Patient education: a leadership role for family physicians and the AAFP. Leawood, Kan.: American Academy of Family Physicians, 1993. http://www.aafp.org/catalog/patient/patientleadership.html

Doak CC, Doak LG, Root JH. Teaching patients with low literacy skills. Philadelphia: Lippincott, 1995.

Falvo DR. Effective patient education: a guide to increased compliance. Gaithersburg, Md.: Aspen, 1994.

Moore SW, Griffith JA, Griffith HW. Griffith's Instructions for patients. 6th ed. Philadelphia: Saunders, 1998.

Kelly RB, Falvo DR. Patient education. In : Rakel RE, ed. Textbook of family practice. 5th ed. Philadelphia: Saunders, 1995.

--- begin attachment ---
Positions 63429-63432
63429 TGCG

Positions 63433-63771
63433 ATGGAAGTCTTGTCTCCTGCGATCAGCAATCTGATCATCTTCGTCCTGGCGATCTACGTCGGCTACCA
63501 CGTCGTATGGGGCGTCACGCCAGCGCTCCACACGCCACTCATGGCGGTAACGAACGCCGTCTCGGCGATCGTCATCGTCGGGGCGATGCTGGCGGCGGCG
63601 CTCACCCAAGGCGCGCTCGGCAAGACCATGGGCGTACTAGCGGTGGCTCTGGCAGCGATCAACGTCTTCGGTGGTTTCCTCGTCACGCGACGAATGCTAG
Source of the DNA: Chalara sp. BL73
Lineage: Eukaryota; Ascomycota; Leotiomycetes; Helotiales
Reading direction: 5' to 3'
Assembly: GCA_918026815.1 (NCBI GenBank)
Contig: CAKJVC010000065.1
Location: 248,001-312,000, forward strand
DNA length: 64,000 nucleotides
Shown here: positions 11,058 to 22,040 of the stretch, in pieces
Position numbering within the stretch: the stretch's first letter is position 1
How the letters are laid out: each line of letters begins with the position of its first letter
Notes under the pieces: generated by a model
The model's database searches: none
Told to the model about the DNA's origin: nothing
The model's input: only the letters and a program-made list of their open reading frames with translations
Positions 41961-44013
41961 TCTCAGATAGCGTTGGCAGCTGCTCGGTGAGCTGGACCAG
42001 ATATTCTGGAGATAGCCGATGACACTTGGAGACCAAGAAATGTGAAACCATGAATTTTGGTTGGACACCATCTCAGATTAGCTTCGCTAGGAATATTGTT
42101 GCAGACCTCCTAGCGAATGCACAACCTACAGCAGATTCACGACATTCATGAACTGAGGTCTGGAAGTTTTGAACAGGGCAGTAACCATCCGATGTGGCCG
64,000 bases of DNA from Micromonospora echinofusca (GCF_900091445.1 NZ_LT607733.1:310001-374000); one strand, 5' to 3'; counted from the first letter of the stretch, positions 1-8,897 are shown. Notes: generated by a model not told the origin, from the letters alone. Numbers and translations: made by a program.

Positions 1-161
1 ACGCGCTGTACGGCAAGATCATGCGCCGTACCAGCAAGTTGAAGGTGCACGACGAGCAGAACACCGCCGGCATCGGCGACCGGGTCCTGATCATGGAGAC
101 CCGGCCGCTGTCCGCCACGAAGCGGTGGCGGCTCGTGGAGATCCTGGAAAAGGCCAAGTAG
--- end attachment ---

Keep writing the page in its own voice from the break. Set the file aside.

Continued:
McCann DP, Blossom HJ. The physician as a patient educator. From theory to practice. West J Med. 1990;153:44–9.

U.S. Preventive Services Task Force. Guide to clinical preventive services: report of the U.S. Preventive Services Task Force. Baltimore: Williams & Wilkins, 1996.

Schmitt BD, Jacobs JT. Instructions for pediatric patients. 2d ed. Philadelphia: Saunders, 1999.

Woolf SH, Jonas S, Lawrence RS. Health promotion and disease prevention in clinical practice. Baltimore: Williams & Wilkins, 1996.

Prochaska JO. Changing for good. New York: Avon, 1994.

Miller WR, Rollnick S. Motivational interviewing: preparing people to change addictive behavior. New York: Guilford, 1991.



Copyright © 2000 by the American Academy of Family Physicians.